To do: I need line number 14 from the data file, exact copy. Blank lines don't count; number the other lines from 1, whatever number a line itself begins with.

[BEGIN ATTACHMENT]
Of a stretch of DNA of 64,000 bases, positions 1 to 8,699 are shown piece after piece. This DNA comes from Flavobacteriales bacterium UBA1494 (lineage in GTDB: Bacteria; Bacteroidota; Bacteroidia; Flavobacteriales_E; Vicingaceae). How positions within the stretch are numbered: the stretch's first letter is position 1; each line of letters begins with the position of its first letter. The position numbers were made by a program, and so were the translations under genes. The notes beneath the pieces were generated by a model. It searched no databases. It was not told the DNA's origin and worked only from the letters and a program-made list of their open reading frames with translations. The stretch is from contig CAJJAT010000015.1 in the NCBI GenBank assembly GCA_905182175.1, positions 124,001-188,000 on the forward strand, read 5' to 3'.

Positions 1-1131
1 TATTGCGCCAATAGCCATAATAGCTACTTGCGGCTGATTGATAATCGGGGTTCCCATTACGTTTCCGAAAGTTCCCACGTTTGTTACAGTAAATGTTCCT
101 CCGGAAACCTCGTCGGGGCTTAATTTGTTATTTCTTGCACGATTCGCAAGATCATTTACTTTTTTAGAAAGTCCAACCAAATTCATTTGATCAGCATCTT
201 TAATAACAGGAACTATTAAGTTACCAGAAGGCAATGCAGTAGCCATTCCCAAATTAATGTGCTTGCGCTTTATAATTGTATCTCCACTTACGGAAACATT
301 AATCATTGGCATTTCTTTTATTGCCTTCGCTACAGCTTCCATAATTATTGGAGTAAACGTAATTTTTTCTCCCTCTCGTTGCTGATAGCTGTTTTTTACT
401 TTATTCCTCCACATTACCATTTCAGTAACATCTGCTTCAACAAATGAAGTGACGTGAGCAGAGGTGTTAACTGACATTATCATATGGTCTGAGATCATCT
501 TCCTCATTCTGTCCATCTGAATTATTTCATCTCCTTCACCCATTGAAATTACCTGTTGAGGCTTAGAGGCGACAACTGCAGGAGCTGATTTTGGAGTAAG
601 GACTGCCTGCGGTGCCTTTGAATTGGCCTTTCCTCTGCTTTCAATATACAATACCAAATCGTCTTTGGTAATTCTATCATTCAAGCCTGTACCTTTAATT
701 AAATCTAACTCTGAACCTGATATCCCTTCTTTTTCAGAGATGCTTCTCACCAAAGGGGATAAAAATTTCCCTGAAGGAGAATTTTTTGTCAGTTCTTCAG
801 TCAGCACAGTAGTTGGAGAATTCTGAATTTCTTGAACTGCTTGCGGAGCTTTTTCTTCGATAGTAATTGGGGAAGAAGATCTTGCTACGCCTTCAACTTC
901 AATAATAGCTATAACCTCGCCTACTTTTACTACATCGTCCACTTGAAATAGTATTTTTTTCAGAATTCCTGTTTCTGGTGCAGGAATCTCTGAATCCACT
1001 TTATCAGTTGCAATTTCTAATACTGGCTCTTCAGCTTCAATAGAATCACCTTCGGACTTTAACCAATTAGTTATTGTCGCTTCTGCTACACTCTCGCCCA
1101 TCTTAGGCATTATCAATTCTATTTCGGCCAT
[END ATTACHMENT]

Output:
1101 TCTTAGGCATTATCAATTCTATTTCGGCCAT